"Whereas the PSA test is one of the means used to screen for possible prostate cancer, the most commonly diagnosed cancer in Canadian men;

"Whereas the PSA test is used as an indicator of the likelihood a man has prostate cancer and can be very helpful in guiding men in deciding whether to continue with further testing; and

"Whereas PSA testing in Ontario is only covered if recommended by a doctor and done in a hospital setting, otherwise costing Ontario men approximately $25, a fee which could be a deterrent to the underprivileged;

"We, the undersigned, petition the Legislative Assembly of Ontario as follows:

"To support Bill Mauro's private member's bill, Bill 4, which makes PSA testing an insured service under the Ontario health insurance plan."

I agree with this petition, affix my signature to it and give it to page Andrew.



Mr. Jerry J. Ouellette (Oshawa): I have a petition to the Legislative Assembly of Ontario:

"Whereas cormorant populations in the Great Lakes basin have increased to over 450,000 birds over the past several years, are continuing to grow and are significantly depleting fish populations; and

"Whereas numerous scientific studies have clearly shown the serious negative impact on fish stocks and freshwater habitats; and

"Whereas the Ministry of Natural Resources continues to study the impact of cormorants and possible management strategies; and

"Whereas the Ministry of Natural Resources has committed to experimental control of cormorants at specific sites;

"Therefore be it resolved that we, the undersigned, respectfully petition the government of Ontario and the Ministry of Natural Resources to immediately begin to significanyly reduce cormorant populations in areas where they are having a demonstrably negative impact on local fisheries through managed culls."

I affix my signature in support.


Mr. Frank Klees (Oak Ridges): I would like the Minister of the Environment to take particular note of this petition to the Parliament of Ontario. It's presented by Geoffrey and Dorothy Long of Cascade Circle in Richmond Hill and is signed by hundreds of their neighbours. It reads as follows:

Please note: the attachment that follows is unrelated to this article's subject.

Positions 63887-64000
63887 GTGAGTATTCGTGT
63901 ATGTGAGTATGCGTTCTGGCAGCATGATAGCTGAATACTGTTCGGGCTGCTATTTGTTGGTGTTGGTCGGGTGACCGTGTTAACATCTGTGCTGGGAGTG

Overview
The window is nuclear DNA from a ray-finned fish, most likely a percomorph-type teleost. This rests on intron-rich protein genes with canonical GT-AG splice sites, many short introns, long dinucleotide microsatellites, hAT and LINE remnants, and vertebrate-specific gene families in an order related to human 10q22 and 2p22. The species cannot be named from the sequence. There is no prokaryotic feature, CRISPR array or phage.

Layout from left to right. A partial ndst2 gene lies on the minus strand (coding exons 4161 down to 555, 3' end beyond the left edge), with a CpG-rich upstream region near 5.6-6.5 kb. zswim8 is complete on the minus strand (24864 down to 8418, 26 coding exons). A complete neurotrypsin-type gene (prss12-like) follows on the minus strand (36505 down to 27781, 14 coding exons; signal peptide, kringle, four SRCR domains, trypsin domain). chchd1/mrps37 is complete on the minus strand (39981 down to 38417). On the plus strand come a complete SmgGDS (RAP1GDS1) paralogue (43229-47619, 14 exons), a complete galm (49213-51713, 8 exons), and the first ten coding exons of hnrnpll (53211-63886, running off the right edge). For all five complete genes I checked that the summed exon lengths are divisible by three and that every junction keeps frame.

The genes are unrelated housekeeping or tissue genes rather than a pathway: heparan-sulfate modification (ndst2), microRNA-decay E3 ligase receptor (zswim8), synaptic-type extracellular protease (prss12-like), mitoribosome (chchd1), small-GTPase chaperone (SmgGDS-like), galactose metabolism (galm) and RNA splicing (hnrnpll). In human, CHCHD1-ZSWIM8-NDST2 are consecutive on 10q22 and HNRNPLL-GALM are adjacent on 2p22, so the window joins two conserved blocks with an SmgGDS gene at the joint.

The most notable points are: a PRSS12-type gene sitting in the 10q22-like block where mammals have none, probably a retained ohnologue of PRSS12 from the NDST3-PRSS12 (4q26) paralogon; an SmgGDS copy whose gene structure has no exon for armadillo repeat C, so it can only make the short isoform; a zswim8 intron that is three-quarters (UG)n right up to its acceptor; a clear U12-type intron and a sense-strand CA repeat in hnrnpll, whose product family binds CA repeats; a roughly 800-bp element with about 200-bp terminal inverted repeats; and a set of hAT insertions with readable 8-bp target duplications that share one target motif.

"Whereas all residents in the town of Richmond Hill have the right to enjoy their homes, property, neighbourhood and to breathe clean air; and

"Whereas Gamma Foundries, a division of Victaulic Co. of Canada Ltd., is clearly the identifiable and documented source of noxious fumes and odours in the Newkirk Road area of Richmond Hill; and

"Whereas Gamma Foundries has persistently failed to respond to the legitimate concerns of the community regarding these odours and emissions; and

"Whereas Gamma Foundries has refused to initiate engineering solutions to these issues as identified in a report by Earth Tech and as ordered by the Ministry of the Environment; and

"Whereas the Ministry of the Environment has specifically directed Gamma Foundries to initiate engineered controls to address the adverse effects of these pollutants;

"We, the undersigned, petition the Parliament of Ontario and the Minister of the Environment to take all measures possible to enforce the provincial officer's order ... and to ensure that residents are afforded the right to enjoy their property and neighbourhood as is their right under law."

I affix my signature to this petition.


Mr. Jim Flaherty (Whitby-Ajax): I have a petition with respect to persons with intellectual disabilities and those who work with them in the province of Ontario.

"Whereas, without appropriate support, people who have an intellectual disability are often unable to participate effectively in community life and are deprived of the benefits of society enjoyed by other citizens; and

"Whereas quality supports are dependent on the ability to attract and retain qualified workers; and

"Whereas the salaries of workers who provide community-based supports and services are up to 25% less than salaries paid to those doing the same work in government-operated services and other sectors;

"We, the undersigned, petition the Legislative Assembly of Ontario to address, as a priority, funding to community agencies in the developmental services sector to address critical underfunding of staff salaries and ensure that people who have an intellectual disability continue to receive quality supports and services that they require in order to live meaningful lives within their community."

I have signed it as well.

Mr. Garfield Dunlop (Simcoe North): To the Legislative Assembly of Ontario:

"Whereas, without appropriate support, people who have an intellectual disability are often unable to participate effectively in community life and are deprived of the benefits of society enjoyed by other citizens; and

"Whereas quality supports are dependent on the ability to attract and retain qualified workers; and

"Whereas the salaries of workers who provide community-based supports and services are up to 25% less than salaries paid to those doing the same work in government-operated services and other sectors;

"We, the undersigned, petition the Legislative Assembly of Ontario to address, as a priority, funding to community agencies in the developmental services sector to address critical underfunding of staff salaries and ensure that people who have an intellectual disability continue to receive quality supports and services that they require in order to live meaningful lives within their community."